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Moon to seek new teamwork with Biden over N. Korea, 'top-down' diplomacy in doubt

Joe Biden speaks during the final presidential debate at Belmont University, in Nashville, Tennessee, on Oct. 22. (Reuters-Yonhap)
Joe Biden speaks during the final presidential debate at Belmont University, in Nashville, Tennessee, on Oct. 22. (Reuters-Yonhap)
South Korean President Moon Jae-in faces a daunting task of moving practically in lockstep with Joe Biden, who won the US presidential election, in the Korea peace process.

Washington is expected to reset its strategy on Pyongyang under Biden's presidency scheduled to start early next year.

Moon and Biden agree on the ultimate goal of denuclearizing Korea and bringing lasting peace to the region. Biden said he wants the two Koreas to be reunited.

At issue is how.

While Moon has favored the so-called top-down approach, aimed at pulling off bold and speedy deals via summit talks, Biden has taken a negative view of it.

On his campaign trail, Biden made clear that he is not interested in any personal diplomacy with North Korean leader Kim Jong-un.   

Biden, when elected, is likely to pursue a more systemic and principled approach, probably similar to "strategic patience" under former US President Barack Obama.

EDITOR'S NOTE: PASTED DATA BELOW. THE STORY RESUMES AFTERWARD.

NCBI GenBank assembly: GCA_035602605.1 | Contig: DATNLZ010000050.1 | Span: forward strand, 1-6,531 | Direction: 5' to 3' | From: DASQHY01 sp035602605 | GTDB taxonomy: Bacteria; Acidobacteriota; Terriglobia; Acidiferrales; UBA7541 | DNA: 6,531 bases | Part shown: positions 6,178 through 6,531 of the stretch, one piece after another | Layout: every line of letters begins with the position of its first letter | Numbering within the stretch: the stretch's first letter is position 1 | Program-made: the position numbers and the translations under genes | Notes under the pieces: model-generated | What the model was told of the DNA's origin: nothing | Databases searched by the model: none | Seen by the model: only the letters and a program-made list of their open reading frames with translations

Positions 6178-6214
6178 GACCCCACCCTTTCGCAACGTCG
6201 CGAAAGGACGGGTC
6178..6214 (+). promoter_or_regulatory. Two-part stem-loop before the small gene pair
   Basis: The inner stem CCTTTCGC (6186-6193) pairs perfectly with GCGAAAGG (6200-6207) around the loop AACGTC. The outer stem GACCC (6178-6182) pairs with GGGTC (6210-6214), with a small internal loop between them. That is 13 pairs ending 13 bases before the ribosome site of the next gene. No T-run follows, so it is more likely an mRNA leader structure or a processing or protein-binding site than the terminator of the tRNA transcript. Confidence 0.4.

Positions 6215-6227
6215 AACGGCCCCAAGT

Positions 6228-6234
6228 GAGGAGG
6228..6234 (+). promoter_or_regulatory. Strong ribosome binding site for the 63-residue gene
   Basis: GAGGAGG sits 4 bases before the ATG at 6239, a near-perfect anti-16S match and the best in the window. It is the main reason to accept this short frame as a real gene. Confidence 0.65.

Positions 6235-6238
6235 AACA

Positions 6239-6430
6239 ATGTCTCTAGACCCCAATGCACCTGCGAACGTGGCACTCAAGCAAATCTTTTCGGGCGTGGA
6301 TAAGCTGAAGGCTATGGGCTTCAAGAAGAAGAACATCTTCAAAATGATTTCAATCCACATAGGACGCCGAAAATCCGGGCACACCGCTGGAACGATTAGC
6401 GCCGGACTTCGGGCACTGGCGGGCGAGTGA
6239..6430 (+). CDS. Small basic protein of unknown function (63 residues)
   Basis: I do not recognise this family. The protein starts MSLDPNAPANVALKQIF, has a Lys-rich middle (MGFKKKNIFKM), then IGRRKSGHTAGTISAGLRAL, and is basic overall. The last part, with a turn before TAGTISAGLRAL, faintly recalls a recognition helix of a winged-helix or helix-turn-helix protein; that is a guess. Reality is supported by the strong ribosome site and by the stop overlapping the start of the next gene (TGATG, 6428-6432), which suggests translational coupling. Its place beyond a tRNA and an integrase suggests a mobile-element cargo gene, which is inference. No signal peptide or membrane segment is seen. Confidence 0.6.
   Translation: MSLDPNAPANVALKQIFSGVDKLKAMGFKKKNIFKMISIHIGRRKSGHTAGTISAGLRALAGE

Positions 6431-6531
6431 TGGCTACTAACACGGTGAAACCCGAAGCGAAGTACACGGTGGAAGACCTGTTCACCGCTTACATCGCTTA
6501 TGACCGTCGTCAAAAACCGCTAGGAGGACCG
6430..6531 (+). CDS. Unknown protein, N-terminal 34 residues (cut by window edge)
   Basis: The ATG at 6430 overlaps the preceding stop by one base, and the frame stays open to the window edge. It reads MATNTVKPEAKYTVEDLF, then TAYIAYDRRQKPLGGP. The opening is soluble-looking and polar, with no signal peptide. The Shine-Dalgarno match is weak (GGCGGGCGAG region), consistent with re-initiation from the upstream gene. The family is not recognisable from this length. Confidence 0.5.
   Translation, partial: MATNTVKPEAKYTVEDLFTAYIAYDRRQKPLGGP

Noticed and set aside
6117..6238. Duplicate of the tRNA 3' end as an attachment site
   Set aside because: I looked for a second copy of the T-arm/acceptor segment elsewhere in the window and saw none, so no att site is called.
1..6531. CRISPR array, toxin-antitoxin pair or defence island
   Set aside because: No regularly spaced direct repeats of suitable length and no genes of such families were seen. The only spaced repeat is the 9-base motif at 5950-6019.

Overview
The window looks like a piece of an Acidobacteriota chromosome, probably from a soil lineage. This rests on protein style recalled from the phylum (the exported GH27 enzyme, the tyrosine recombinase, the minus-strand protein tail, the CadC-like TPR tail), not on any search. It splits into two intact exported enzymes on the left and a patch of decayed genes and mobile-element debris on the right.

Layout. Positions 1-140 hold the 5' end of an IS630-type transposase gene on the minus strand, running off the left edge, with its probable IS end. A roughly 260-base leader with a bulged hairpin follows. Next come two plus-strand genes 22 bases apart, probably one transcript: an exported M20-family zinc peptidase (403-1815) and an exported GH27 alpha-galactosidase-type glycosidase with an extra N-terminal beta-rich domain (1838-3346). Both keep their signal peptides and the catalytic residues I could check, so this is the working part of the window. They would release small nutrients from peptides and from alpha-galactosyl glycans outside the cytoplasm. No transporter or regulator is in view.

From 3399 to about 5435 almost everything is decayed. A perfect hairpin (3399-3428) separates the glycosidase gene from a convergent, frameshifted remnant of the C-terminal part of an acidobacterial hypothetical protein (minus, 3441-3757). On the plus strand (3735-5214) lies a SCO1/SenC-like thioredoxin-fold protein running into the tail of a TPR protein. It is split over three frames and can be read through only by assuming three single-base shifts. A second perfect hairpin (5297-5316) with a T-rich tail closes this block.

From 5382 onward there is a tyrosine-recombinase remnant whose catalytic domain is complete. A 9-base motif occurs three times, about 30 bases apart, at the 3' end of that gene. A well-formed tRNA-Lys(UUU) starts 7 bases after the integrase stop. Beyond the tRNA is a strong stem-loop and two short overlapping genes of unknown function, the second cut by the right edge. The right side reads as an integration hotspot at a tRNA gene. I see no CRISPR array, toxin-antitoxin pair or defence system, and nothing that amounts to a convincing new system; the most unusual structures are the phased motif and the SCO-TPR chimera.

"With Biden's win, a big change is expected in the US policy on North Korea (from that of Donald Trump)," said Cheong Seong-chang, a fellow at the Wilson Center based in Washington, DC.

Unlike President Donald Trump, he will likely engage in direct talks with Kim only after reaching a working-level compromise on specific denuclearization steps and rewards, Cheong added.

It raises concerns about a possible mismatch between South Korea and the US over ways to deal with North Korea.

Moon will likely try to convince Biden of the need to continue summit-driven efforts, seeking to play a mediator or facilitator role again.

Moon's aides said they have relevant ideas and proposals for Biden at the ready.

"Regardless of the US leadership, the basic goal is the same, and there's differentiation only in terms of an approach," Suh Hoon, director of Cheong Wa Dae's national security office, told lawmakers during a parliamentary session on the US election day.

He said Moon's security team has done its best to draw up North Korea policy suggestions to coordinate with the incoming US government. He gave no details.

Suh stressed that there should be no further delay in the push for reactivating the stalled peace process, a top policy agenda for the left-leaning Moon administration.

Moon's presidency is especially running out of time. He now has around 1 1/2 years left in office.

Moon pins hopes on a possible breakthrough from the Tokyo Summer Olympics, slated for 2021, reminiscent of a detente created on the occasion of the 2018 PyeongChang Winter Olympics.

A best-case scenario for Moon is that Kim makes a reciprocal trip to South Korea and joins the declaration of a formal end to the 1950-53 Korean War.

The ambitious scheme requires cooperation and support from not just Kim but also Biden.

Moon is expected to seek to hold his first face-to-face summit with Biden at the earliest possible date, which would serve as a litmus test on their chemistry. (Yonhap)